For completeness, it is noted that also the electron-donating character of the methyl groups might have an influence on the emission energy. This would result in a shift of the LUMO to higher energy and consequently also to a blue shift of the emission. However, in the absorption spectra of both compounds (not displayed) only a slight blue shift of the MLCT absorption band from compound 1 to 2 is observed. In emission, a shift of similar energy would be expected. However, the observed shift of the emission energy is significantly larger and therefore, is mainly rationalized by the rigidity effect and not by an electron-donating effect of the methyl groups.

Compound 3 represents an example in which possible distortions on excitation are even more hindered due to the interaction of the bulky phanephos and the dimethylphenantroline ligand. Consequently, the emission quantum yield is even higher than for compound 2, amounting to 80 % in the powder phase. Importantly, also in fluid dichloromethane solution the quantum yield is very high, amounting to 40 % compared to 9 % for 2 and to <1 % for 1. This strongly indicates that geometry distortions upon excitation can effectively be reduced at a molecular level. An overview of the emission parameters of the three compounds is given in Table 1.
Table 1

Emission data of the compounds Cu(pop)(dmbyp)BF4 (1), Cu(pop)(tmbyp)BF4 (2), and Cu(dmp)(phanephos)PF6 (3) measured in solution and powder, respectively












Temperature (K):









 λ max (nm)







 τ (µs)







 Φ PL (%)







 k r (s−1)


2.4 × 104


4.0 × 104

0.5 × 104

 k nr (s−1)


38 × 104


6.0 × 104

0.3 × 104



 λ max (nm)







 τ (µs)







 Φ PL (%)







 k r (s−1)


5.0 × 104

0.5 × 104

5.7 × 104

0.3 × 104

 k nr (s−1)


4.1 × 104

0.6 × 104

1.4 × 104

0.1 × 104

For compounds 1 and 2 the solution data were recorded for the complexes dissolved in ethanol (EtOH), while compound 3 was dissolved in dichloromethane (DCM). λ max represents the wavelength at the emission peak, τ is the emission decay time, and Φ PL is the photoluminescence quantum yield. The radiative rate k r and nonradiative rate k nr were calculated according to k r = Φ PL τ −1 and k nr = (1 − Φ PL ) τ −1

aStrongly deviating from a monoexponential decay behavior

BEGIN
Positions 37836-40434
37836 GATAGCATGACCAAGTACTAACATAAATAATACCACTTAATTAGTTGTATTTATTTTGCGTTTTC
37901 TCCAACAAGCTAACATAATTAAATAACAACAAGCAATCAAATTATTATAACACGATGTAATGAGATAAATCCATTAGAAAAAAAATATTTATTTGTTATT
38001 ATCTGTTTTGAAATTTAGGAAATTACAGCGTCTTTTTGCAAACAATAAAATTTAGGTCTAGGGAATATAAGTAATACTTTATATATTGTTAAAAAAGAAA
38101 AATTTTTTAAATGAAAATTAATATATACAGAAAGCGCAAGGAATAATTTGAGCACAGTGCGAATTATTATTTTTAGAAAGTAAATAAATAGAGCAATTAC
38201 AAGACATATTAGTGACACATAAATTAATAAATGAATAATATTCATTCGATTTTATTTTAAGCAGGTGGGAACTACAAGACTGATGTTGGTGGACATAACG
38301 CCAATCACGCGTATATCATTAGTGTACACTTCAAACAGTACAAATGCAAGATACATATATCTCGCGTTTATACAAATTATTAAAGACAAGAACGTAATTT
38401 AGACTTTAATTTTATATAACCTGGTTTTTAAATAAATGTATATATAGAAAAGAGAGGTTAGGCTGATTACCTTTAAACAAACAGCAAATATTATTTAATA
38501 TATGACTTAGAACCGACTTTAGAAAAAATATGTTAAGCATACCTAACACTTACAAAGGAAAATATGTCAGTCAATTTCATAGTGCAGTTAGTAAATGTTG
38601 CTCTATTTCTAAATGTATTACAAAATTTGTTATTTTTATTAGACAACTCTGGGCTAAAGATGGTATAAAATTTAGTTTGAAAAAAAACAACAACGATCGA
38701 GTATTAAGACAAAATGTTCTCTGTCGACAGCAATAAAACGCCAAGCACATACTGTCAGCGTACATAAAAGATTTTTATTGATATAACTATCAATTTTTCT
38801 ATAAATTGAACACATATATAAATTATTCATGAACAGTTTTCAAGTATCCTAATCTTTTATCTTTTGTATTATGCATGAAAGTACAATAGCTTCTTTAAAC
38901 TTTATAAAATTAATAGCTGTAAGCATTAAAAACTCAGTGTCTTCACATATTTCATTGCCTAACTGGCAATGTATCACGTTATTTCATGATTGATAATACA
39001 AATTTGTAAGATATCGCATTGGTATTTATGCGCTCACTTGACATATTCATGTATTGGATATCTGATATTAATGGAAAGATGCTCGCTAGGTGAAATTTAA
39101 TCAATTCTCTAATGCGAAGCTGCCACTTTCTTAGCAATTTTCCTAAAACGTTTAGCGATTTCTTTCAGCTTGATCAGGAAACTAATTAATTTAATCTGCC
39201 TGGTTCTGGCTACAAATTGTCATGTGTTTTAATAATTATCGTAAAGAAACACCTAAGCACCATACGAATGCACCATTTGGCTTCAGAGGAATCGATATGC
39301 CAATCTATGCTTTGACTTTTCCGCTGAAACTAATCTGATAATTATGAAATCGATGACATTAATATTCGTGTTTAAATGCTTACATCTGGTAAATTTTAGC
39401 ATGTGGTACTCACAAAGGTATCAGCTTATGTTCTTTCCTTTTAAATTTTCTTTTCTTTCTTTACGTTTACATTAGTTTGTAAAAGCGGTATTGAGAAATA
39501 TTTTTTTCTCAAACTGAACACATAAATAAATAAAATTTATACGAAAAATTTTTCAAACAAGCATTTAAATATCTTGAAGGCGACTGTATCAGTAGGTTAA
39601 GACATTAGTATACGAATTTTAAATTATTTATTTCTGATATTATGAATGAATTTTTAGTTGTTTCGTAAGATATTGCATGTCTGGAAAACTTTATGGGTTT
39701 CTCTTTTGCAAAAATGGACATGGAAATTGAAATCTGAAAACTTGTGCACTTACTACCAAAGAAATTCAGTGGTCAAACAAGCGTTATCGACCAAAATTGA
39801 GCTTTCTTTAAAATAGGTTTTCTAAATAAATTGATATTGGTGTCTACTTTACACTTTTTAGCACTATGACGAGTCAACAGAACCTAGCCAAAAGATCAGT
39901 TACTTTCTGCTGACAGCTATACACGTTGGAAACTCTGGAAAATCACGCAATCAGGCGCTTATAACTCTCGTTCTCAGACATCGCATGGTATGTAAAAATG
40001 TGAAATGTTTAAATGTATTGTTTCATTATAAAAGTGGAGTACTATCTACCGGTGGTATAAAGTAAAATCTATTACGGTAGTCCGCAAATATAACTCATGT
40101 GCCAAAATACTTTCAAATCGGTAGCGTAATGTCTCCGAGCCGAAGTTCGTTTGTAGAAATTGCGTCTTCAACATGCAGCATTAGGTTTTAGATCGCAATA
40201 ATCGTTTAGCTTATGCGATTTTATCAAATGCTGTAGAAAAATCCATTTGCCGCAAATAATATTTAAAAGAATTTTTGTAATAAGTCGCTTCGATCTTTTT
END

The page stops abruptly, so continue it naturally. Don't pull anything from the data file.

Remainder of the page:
Interestingly, the occurrence of geometry distortions even in the powder material has another important consequence. Typically, powder samples are not well-suited to investigate molecular emission properties, as these can be significantly masked by intermolecular effects, for example, by energy transfer to quenching impurities. However, the geometry distortions of the Cu(I) compounds are sufficient (even in the powder phase) to lower the excited-state energy to such an extent that the condition for energy transfer to adjacent non-excited molecules is not fulfilled. Therefore, the excitation may be regarded as trapped at the initially excited emitter molecule (self-trapped) [1, 2, 3, 117]. Consequently, even powder samples can be used well to study emission properties of such Cu(I) complexes. In the following, this self-trapping effect is the basis for the studies of temperature-dependent emission properties of compounds 1, 2, and 3 using powder samples.

3.1.2 Low-Temperature Phosphorescence—High-Temperature TADF

For a deeper understanding of the photophysical properties of the complexes, we investigated powder samples in the temperature range between 77 and 300 K. As the photophysical behavior of compound 1 is mainly governed by non-radiative processes, we want to focus the discussion on compounds 2 and 3.

At T = 77 K, the emission decay time of compound 2 amounts to τ(77 K) = 87 µs and is assigned to be a phosphorescence originating from the lowest excited triplet state T1. With increasing temperature to T = 300 K, the decay time decreases by a factor of about 8 to τ(300 K) = 11 µs, while the emission quantum yield stays almost constant over the whole temperature range [Φ PL(77 K) = 47 % and Φ PL(300 K) = 55 %]. This allows us to determine the radiative rates k r according to k r = Φ PL τ −1, giving k r(77 K) = 0.5 × 104 s−1 and k r(300 K) = 5.0 × 104 s−1. Thus, the radiative rate increases by a factor of ten with temperature increase. This behavior is paralleled by a blue shift of the emission from λ max(77 K) = 575 nm to λ max(300 K) = 555 nm, corresponding to an energy difference of 630 cm−1 (compare Fig. 16).